Geoff’s eyes blink open. There’s no worry in Jack’s casual voice, it’s more like a matter of fact kind of a thing. Geoff’s hands twist together, sweaty from all the rubbing against one another.
“Well, loving any of us is basically a death sentence, isn’t it?” he murmurs, looking up at the sun. The brightness of a Los Santos midday makes him squint hard. Jack’s head whips around like an accusation, red hair blinding the sunlight.
“I didn’t say anything about loving him,” she says. Geoff looks at her, squinting, and sees his reflection in her aviators. He doesn’t look too fresh.
She breaks into a grin.
“I knew it.”
Geoff scoffs, groans at the sky. “Knew what?”
“That you... care about him!”
He sighs and looks down at his feet, dangling over the ocean. Water hits the legs of the pier over and over and over again.
“I care about all of you, Jack,” Geoff admits over the crashing waves. “You the most.” Jack stutters out a surprised laugh, and Geoff sneaks a hand behind her head, buries it deep in her red curls and kisses her.
Her grin is brighter than a thousand suns when he backs away, and in her lenses, his reflection is smiling too.
He cares about her, the most.
“You big sap,” she says and bumps his shoulder with hers. There’s a smile now, a mellow one on her lips. He looks away.
He winces, and he’s not sure if it’s the sun in his eyes or how she didn’t say it back.
Gavin looks terribly out of place in the armoured car. The car itself: dark, dense, heavy, Ryan’s dutifully cared for matte black of a monster. Gavin: rose gold aviators, button-up shirt not buttoned up, skin not only kissed by the sun but like the sun grabbed him, spun him around, dipped him real low and then made out with him.
He’s laughing, one arm hanging out from the window, air shifting through his fingers with ease. He looks careless, young, free.
Geoff snaps out of it not a moment too late: he manages to hit the breaks right on time and now has the chance to admire the adverts on the side of the bus rather than to decorate one of them.
Michael doesn’t look too outraged, or too interested either. He sighs. Geoff looks at the side mirror again. Gavin’s not laughing anymore and the moment’s gone.
“What is it with you these days,” Michael mutters and leans back in his seat, arms up in the air one second and crossed against his chest the next.
“What’s that supposed to mean?” Geoff asks as he pushes the car to a slow speed up the curvy hill road of Vinewood.
“Like your head’s not in the game.”
Geoff glances at him before scoffing. Jeremy in the backseat starts humming something faintly familiar—gotta getcha getcha head in the game.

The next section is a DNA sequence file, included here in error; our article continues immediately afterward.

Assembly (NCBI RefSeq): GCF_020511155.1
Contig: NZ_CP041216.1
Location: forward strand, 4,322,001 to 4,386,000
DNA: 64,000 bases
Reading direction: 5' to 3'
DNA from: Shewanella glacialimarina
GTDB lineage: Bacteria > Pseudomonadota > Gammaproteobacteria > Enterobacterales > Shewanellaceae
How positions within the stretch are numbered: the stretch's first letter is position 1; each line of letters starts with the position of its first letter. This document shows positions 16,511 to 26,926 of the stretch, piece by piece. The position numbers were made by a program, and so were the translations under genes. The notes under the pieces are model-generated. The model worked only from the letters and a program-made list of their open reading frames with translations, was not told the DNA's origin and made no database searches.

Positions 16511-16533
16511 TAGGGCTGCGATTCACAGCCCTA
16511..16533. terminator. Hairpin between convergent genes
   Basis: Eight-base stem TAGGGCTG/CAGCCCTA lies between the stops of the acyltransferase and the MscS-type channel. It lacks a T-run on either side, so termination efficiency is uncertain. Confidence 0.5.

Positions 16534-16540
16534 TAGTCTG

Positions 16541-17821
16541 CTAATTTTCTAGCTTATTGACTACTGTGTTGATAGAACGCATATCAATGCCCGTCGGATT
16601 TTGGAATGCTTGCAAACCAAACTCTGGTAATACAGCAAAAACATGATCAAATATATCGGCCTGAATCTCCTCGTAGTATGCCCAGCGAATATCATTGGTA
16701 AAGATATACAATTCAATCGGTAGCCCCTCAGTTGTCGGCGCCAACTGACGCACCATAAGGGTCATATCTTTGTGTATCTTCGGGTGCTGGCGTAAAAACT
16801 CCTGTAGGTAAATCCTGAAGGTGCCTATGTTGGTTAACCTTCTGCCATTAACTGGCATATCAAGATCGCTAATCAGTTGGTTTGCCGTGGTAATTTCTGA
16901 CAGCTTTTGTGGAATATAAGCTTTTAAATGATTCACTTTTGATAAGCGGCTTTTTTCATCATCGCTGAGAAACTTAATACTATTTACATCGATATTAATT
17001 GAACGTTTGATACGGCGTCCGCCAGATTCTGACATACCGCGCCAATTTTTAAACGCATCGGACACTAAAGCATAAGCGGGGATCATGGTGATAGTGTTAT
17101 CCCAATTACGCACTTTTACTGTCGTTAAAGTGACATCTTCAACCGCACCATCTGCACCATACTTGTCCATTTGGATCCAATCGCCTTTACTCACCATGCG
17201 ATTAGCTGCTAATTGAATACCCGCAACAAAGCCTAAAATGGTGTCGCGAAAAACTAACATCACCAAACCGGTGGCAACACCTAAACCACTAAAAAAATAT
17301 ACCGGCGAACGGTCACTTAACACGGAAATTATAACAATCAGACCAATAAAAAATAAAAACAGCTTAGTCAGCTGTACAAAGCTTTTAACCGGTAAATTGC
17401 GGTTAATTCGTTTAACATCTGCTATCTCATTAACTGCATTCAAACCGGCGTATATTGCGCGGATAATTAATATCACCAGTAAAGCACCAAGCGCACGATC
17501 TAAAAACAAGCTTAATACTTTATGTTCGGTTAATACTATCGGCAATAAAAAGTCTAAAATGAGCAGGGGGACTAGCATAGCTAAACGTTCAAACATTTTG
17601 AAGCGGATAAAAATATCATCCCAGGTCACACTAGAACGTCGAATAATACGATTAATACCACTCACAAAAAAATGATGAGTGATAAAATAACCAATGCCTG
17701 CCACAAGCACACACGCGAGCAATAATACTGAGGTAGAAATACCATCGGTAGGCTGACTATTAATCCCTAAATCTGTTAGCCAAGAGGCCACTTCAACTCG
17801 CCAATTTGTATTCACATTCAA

“My head’s in the game,” he argues.
“Right,” Michael just says.
“The kid’s got his, like, arms and neck smeared with black paint or something,” Geoff explains. “It’s weird, sure, but kid’s got talent, too. He’s a sniper.”
Jack rolls her eyes, because not this again, but Ryan lets out a curious hum.
“Hey, Ryan, sounds like your kind of a guy, like a fucking weirdo,” Michael pipes in from the couch and Gavin tears his attention from the screen long enough to waggle his eyebrows at Ryan.
Their sudden fit of laughter doesn’t seem to affect either’s gameplay.
It’s Geoff who tells them to shut up and does the classic yawn-and-stretch, ending with him sneaking an arm around Ryan who just look at him with raised eyebrow. He doesn’t say anything, though, just cocks his head and rolls his eyes at Jack.
“Tell me about him,” Ryan asks softly.
Geoff doesn’t look at Ryan, eyes focused on the gameplay. “They call him Brownman.”
“I gotta be honest here,” Gavin starts. “I feel like you don’t really like me.”
Ryan looks outraged, and whips his arms open, his machete slicing at air only but still making Jeremy take three steps to his left.
“I’ve told you multiple times that I don’t!”
“What do you mean, bollocks? I have!!” Ryan all but fucking roars and then points the machete at Gavin: “I. Don’t. Like. You!”
“What,” Gavin squeaks and his face scrunches up with disbelief, and he gestures to Michael: “You like ‘im, don’t you?”
Geoff holds his sigh and presses his hand harder against the wound under his ribs. The argument doesn’t stop (“I almost stabbed you!!”), just keeps echoing in the large storage unit (“You said it was an accident!!”) but Jack’s there with the liquor so it makes Geoff breathe a little easier.
He kicks Gavin’s side in the middle of a “but we’re a package, you can’t like just one,” and gets his medical attention back, if only for a moment: Gavin murmurs something like “oh, right, yeah,” and moves Geoff's hand out of the way, easing the pressure and allowing blood to flow freely.
“Like hell I can’t! You pick tomatoes out of your burgers!” Ryan argues back, and Gavin scoffs, dropping his hands and already turning around because he’s not the tomatoes to Michael’s burger.
“Hey!” Geoff manages to bark in between, holding the bottle with one hand and rubbing his temples with the other, eyes screwed shut. “You’re giving me a headache.”